Friday, April 24, 2009
Frank Lloyd Wright
Last Sunday, I went with Roger and a student at Olney who is writing his senior thesis (called the Grady essay) on Frank Lloyd Wright to Oberlin to tour a Wright Usonian house there called the Charles E. Weltzheimer house.
Usonians were houses Wright designed, starting in the 1930s, to be affordable for the average American (Usonian is supposed to evoke "USA.") About 100 of these houses were built around the country and a few are open to the public. Usonians could well appeal to a Quaker sensibility because they are built with simple, clean lines out of ordinary, low-cost (at the time) materials, were meant to be homes people could build themselves and were designed with some awareness of what we would today call "green" building. (I wouldn't push that too far, but Wright did orient the houses to take advantage of passive solar). The typical Usonian is L-shaped and built on one level with a living room/dining room "core" centered on a large fireplace and then a "tail" of bedrooms and bathrooms.
This Usonian was large for the time (it was designed in 1947, built in 1948 and the family of five (soon to be six) moved in in 1949). It had four bedrooms, rare in that era, and two full baths. Also unusual for a Wright house, where kitchens are usually treated as small, utilitarian workspaces, similiar to laundry rooms, the kitchen is incorporated into to the living room plan.
Although the house is named for a man, it's existence is primarily women driven. Weltzheimer's wife wanted a Usonian and wrote a letter to Wright asking him to design one for her family. In the mid-1960s, the house, which had been sold to a developer, was "saved" by a female art history professor at Oberlin, who couldn't bear what the developer was doing to the house (Installing white formica countertops in the kitchen, etc.) and bought it from him. She willed it to Oberlin before she died in the early 1990s.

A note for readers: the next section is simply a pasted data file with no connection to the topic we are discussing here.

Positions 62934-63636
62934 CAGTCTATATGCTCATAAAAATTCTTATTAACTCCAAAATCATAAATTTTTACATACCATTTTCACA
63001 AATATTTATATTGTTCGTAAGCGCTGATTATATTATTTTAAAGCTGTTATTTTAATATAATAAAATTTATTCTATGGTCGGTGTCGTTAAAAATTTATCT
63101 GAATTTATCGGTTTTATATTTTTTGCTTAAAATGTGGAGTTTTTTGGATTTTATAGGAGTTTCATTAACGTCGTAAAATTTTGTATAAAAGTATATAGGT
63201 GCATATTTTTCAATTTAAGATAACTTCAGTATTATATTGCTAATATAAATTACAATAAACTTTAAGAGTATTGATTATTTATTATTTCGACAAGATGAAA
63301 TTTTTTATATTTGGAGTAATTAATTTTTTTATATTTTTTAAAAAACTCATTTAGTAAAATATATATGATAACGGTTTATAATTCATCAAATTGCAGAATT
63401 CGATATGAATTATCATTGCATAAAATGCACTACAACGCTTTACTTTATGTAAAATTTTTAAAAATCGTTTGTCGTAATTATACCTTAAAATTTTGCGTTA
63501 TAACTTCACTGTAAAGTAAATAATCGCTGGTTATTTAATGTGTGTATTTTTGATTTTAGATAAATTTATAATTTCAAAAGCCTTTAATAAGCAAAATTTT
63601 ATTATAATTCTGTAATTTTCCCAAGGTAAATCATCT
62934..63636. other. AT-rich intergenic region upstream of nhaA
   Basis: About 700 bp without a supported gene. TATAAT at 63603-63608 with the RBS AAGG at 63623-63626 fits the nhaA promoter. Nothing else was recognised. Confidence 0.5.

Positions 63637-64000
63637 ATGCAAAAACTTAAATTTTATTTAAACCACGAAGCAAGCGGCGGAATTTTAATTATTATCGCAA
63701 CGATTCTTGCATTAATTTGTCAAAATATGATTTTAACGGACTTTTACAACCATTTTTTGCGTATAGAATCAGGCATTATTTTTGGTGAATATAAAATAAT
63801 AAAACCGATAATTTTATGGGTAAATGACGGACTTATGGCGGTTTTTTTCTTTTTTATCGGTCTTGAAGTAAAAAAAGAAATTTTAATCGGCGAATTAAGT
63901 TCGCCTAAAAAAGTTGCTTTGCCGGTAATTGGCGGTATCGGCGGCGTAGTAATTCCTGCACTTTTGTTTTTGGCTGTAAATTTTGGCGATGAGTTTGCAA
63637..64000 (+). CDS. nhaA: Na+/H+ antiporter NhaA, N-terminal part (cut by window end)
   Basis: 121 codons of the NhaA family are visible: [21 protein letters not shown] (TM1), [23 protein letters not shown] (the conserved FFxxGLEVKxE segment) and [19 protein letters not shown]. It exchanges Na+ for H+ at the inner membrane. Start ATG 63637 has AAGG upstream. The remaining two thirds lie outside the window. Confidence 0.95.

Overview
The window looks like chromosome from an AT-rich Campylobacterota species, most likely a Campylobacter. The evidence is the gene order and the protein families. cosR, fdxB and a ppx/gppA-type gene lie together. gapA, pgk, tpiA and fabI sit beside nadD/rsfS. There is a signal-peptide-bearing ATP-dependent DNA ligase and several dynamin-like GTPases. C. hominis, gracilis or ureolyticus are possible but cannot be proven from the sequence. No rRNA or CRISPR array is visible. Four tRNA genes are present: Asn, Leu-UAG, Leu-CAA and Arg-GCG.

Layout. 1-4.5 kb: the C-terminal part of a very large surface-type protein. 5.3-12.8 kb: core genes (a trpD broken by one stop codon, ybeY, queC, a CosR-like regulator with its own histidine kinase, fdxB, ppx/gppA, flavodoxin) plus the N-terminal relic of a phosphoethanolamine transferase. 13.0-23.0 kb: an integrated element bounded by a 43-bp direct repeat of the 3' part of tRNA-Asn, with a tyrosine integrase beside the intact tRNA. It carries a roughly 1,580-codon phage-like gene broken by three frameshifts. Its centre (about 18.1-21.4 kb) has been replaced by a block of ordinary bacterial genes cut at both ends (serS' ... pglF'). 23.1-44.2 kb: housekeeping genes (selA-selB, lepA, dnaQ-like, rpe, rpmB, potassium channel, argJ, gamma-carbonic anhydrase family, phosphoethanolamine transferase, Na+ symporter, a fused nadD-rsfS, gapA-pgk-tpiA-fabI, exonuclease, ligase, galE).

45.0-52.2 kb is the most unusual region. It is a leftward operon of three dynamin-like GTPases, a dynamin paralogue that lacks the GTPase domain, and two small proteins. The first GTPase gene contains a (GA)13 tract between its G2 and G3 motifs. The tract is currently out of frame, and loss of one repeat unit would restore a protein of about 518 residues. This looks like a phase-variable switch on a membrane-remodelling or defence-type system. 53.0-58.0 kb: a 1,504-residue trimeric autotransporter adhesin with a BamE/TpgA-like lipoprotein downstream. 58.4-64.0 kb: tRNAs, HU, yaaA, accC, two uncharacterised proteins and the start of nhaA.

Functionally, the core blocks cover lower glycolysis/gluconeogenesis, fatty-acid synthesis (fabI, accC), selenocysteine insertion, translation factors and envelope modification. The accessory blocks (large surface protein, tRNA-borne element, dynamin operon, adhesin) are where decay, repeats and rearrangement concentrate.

Unlike other Wright houses we have seen, this one is treated not as a shrine but as a working home. Oberlin groups come in and use the house for conferences and other meetings. You see electric blankets in the linen closets and a modern coffee maker on the kitchen counter. The entire house is accessible to visitors and you are allowed to sit on the furnishings, some of which are the original Wright-designed pieces. So you come away with at least a fleeting sense of what it was like to live in the house. At one point, our Olney student sat down at the Steinway baby grand piano and began playing the Truman Show theme (I call it the official Olney theme as it is always wafting down the corridor of our Main building!). Nobody minded at all.
It was an enjoyable trip and Oberlin was a beautiful campus. Of course, the house stirred my already overactive imagination, reminding me of descriptions of similar "modern" houses in my old Donna Parker and other childhood readings, where walls of windows in bedrooms opening to patios were the height of "glam" (and often viewed with suspicion by narrators who who seemed to prefer the cosy clapboards the heroines always seemed to live in). Well, today, the glam house looks like a dated period piece, but I think we still often find "modern" architecture suspect. Do you think this is true? If so, is there a good reason for this?
Also, I was quite taken with the story of the forward looking "woman" art history professor who saved the house and fancied her having gone to college with my Majorie Dean series cohorts in the 1920s. (Anybody else read this series?) If she was anything like Majorie and her friends, this professor would have been a New Woman type, athletic (daringly playing basketball), not afraid to become educated, and above all dedicated to higher purposes, such as truth, beauty and helping the less fortunate. In a word, the type of woman who would become a college professor and dedicate herself to saving a house.
Above are an exterior and interior photo of the Weltzheimer house. You can see the L-shape of the house in the exterior photo and the piano in the interior photo.